Monday, 29 April 2019 05:41

Bladed Fury Review

Written by

Edited by: Jade Swann

Bladed Fury tells the story of Ji, the daughter of Duke Kang of Qi, who goes on a revenge mission to stop her father’s killer, Tian, as his family becomes the ruler of Qi, and forces Ji’s older sister into marriage. With the help of the ancient gods Hou Yi and Jingwei and the spirits of fallen warriors, Ji sets off to save everyone and everything she loves.  


Bursting with style and basing itself on Chinese mythology and artistry, Bladed Fury immediately creates a personality for itself that never once presents anything that feels out of place. All of the graphics are 2D, which compliments the movement of the animation and the use of Chinese art from the era. Every area, character, and item keeps in line with the intended feeling of the game’s experience. Speaking more on the creativity of the character designs, the title seems to draw inspiration from a mix of Japanese anime with Chinese Warring States Period artistry, creating a unique world to journey through.

The revenge story itself may feel familiar to anyone who has seen this type of story before, but Bladed Fury never tries too hard to sell you on its narrative. It keeps the pace brisk to prevent the player from ever feeling bored. Not to mention, the story is dense enough with minor subplots sprinkled around the main plot, such as the princess in the afterlife wishing to return home, that it helps to make the world you explore feel lived in, and that there is far more going on than just what Ji is experiencing.


The gameplay may end up feeling familiar to any regular player of this style of game, but it does not damage the experience in any way. The animation is smooth and crisp enough to make every one of Ji's attacks feel as though they have impact. The button combinations are also simple enough to be able to understand and execute. There are two attack buttons: one light attack using small knives and a power attack using a large bludgeoning sword. Because of the kinetic energy of the animation and its powerful impact on enemies, players feel a sense of satisfaction when performing combos, even with such a simple input.  

The truly unique game mechanic presented is the summoning spirits system. Almost akin to Mega Man's power adaptation mechanic, once Ji beats an enemy, they become a power she can call upon for specific attacks. Some are simple, such as a flurry of arrows from the sky, and some are more complex, such as using spider webs to slow the movement of the enemies on screen. This feature adds a level of personality and strategy to the game that also manages to show off the breathtaking visuals the title has to offer.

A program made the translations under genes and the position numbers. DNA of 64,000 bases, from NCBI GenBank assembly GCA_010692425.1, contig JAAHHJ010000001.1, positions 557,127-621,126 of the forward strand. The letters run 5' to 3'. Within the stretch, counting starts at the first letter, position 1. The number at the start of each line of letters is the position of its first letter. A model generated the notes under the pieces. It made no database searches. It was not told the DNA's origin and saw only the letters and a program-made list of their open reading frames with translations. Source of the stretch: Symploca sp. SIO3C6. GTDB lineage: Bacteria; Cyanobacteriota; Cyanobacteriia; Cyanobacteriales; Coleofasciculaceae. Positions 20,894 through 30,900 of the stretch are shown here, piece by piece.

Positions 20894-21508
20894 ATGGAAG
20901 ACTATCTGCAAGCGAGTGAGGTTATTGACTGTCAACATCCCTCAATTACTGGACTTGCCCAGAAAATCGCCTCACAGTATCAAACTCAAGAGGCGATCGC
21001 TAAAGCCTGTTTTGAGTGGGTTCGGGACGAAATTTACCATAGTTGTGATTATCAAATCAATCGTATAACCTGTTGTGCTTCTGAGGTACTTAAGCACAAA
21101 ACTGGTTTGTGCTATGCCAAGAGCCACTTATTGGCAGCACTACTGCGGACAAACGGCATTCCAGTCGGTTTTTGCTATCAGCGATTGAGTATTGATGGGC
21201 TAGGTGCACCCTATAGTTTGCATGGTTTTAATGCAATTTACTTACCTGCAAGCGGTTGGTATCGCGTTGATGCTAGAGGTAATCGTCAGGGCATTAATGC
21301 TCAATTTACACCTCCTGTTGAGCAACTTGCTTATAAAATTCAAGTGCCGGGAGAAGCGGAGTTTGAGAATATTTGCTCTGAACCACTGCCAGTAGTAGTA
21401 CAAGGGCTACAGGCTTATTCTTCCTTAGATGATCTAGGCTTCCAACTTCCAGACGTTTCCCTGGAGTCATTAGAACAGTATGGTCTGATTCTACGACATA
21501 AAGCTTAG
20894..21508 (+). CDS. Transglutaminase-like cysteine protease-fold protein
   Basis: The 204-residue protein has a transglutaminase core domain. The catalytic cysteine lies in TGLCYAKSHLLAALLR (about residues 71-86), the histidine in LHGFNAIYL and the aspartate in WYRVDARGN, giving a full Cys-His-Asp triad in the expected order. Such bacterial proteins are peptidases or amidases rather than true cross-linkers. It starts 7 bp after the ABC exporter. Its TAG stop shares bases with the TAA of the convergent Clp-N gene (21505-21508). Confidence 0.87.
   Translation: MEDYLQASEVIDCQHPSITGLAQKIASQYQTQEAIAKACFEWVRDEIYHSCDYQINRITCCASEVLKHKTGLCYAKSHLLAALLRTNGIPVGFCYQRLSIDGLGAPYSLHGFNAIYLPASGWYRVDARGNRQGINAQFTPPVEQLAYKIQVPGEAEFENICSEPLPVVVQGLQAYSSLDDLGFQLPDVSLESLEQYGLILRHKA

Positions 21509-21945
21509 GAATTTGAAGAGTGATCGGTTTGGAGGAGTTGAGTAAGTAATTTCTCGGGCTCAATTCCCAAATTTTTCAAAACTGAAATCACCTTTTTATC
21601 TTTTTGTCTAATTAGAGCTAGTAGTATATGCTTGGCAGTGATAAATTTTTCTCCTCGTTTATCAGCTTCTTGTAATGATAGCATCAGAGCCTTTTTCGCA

While the spirit system is very good, one negative is that it can make the game a bit too easy.  While boss fights can still be tricky even with the power-ups provided, having powers like slowing the movement of enemies, along with shooting a laser that can take down about a sixth of the boss’s health, can make it seem like you’re a little overpowered. However, this doesn’t really imbalance the game, as you are given a limited number of uses, forcing you to conserve and be careful.

The bosses themselves could be considered the weakest element of the game, as aside from their appearance, their attacks are only cosmetically unique. Most of the time, they are easy to defeat as long as their pattern of attack can be followed. Some bosses are more difficult than others, but that is really only when their attacks are near unavoidable. Aside from that, Ji's shield and high jumping makes her fairly powerful in a fight, meaning bosses are usually a breeze.


The interesting layout of the environments is how Bladed Fury presents its levels more vertically than horizontally. As the central narrative theme is the connection between Heaven and Earth, having the player feel as though they are climbing to reach the end of the level was a smart design choice. It makes you feel as though you are facing something larger than life, and that you are facing the unknown as you move either upward or downward. Something interesting of note is that the monsters tend to differ depending on whether you are at the bottom, the middle, or the upper areas of the level, which gives each level a different feeling depending on what point has been reached.


The Verdict: Excellent

While it has some familiar aspects, the amount of vision and effort given to Bladed Fury by the developers is something to be admired. It seems devoid of any technical flaws, which keeps the momentum going throughout the entire playthrough. If nothing else, seeing a game so enriched with Chinese culture is something to appreciate, as it is often so rare. However, even if it was missing that unique trait, the controls are tight and polished, and give the player the movement and power to truly feel as though they are an ancient warrior blessed with powers by the gods.

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Liam Cunningham

Hailing from Maryland, Liam spent his college years studying all kinds of media, granting him an Associate's Degree in film from Anne Arundel Community College and a degree in Simulation and Digital Entertainment from the University of Baltimore to learn narrative game writing. He has worked on his own internet serials for many years, including Colorless Commentary (a review series of classic Hollywood films) and A Look Back with Lac! (Reviewing classic Anime). Also, he has voiced and wrote for many anime parodies for fun as well as creating, writing and directing a Batman fan adaptation, The Gotham High Radio Drama. His favorite games include the Kingdom Hearts series, Sly Cooper, Metal Gear Solid, The Stanley Parable, and Super Smash Bros.


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